This week on the XLIVE Interview Series we sat down with Russ Stanley, Senior Vice President – Ticket Sales & Services for the San Francisco Giants who had a historic run, winning the World Series in 2010, 2012, and 2014. Russ shared some insights into reaching new markets, ticketing technology, what keeps him up and night, and how the playoffs affect his job.
Can you tell us about the day to day roles and responsibilities for the Senior Vice President of Ticket Sales & Services for one of the most accomplished sports franchises in the world?
The best part about my job is that every day is different. Some days I am putting out fires and other days I am able to focus on long term planning. We manage all games and concerts at AT&T Park as well as our Spring Training Facility. Each day is full of challenges and I love it!
The Front Office marches in the World Series Parade and Civic Celebration in San Francisco on Wednesday, October 31, 2012.
How did technology change the ticketing industry landscape in 2017? Which technology came and which technology left?
We have been focusing on moving toward a digital ticket world. Won’t be long and all venues will be ticket-less. One of our major offseason projects, the ticketing team worked on was automating the comp ticket fulfillment system. We also altered and re-launched our Ball Park Pass which, is a monthly program that allows fans access to the ballpark but not a seat location.
For those who don’t know, can you explain dynamic pricing and how the Giants use it to sell more tickets and maximize revenue?
We use daily data changes to properly price our tickets. In 24 hours the team can win, the weather can change, starting pitcher announced, and sales will have occurred. All of these factors impact the price for an upcoming game. We have a pricing team that looks at opportunities daily and a great partner in Qcue. Their software allows us to manage all games in about an hour.
What are some creative and proactive marketing and sales efforts and tactics the SF Giants use to sell tickets and reach new markets?
We have a really creative Special Events team that helps turn soft games into big promotions. They have put together some fun theme nights that include Marvel comics, Metallica, Grateful Dead, and Star Wars. It really adds to the excitement at the ballpark.
What partnerships do the Giants have to help facilitate and increase ticket sales? With which ticketing companies do you work?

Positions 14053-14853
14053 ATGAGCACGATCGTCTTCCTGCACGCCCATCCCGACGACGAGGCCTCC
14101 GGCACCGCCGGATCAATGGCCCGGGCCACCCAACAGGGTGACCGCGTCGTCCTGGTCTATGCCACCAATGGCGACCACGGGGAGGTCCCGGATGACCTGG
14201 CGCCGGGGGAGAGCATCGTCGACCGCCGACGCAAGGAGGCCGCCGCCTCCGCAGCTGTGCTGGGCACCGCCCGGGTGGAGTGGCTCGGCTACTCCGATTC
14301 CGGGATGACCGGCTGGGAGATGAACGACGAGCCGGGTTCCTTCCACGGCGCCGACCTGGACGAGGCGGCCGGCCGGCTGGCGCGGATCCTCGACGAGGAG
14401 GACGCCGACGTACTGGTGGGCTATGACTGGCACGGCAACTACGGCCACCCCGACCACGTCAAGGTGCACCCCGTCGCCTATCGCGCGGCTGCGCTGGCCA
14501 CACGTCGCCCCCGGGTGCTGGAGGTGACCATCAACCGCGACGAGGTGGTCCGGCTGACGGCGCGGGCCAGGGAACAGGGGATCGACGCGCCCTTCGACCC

We partner with Tickets.com as our primary ticket provider. They help us deliver our ticketing initiatives and run our core ticketing functionality. We also use Salesforce as our CRM to manage customers, Qcue to dynamically price, Stubhub for our secondary sales, and Tableau for reporting.
What’s your job like in the offseason?
I think the off-season is the hardest. That is when all the planning for the upcoming season takes place, along with our sales and retention teams going at full speed. We start the first day of the off-season with zero tickets sold and try to hit 3,000,000 by opening day.
Many professional sports teams are seeing a decline in ticket sales to millennials. What are the Giants doing to reach this audience?
We rolled out “Ballpark Pass” last year. This provides fans with access to the ballpark for all games in a given month. Once in the park we provide upgrade opportunities and gathering space. We have found some fans want to come in and stay a couple innings then go elsewhere. They are consuming our product differently.
What do you think about some new ticketing startups who are using Blockchain to help with safety and security for secondary resale markets?
It is in its early stages but is gathering steam. This will be the future just not sure how quickly we see adaption.
Madison Bumgarner rides in the World Series Parade and Civic Celebration on Friday, October 31, 2014.
Does your job change depending on how well the Giants are playing, and how is your job different in the playoffs vs. the regular season?
The job does change based on team performance. We all look good when the team is winning. It’s when we don’t that we have to get more creative and try lots of new ideas. The good news is most of the executive staff was here when we were at Candlestick. If you could sell there you can sell anywhere!!
The job changes exponentially for each round of the playoffs. There is more demand and less inventory as we progress from playoff to World Series. Octobers can be crazy but it’s what we dream about. Fortunately we have had some experience so our ticketing staff knows what to do and delivers a great experience for our fans.
What’s the best part of your job, what’s the most challenging, and what keeps you up at night?
The best part was being able to be in a parade down Market Street with my parents! I also enjoy the family environment here. Some of my co-workers are also my best friends. We have grown up together. I never get bored or watch the clock. I stay awake at night thinking about what we need to do to be successful.
Can you give us a bold prediction for the ticketing industry in 2018?
How about Giants win World Series!?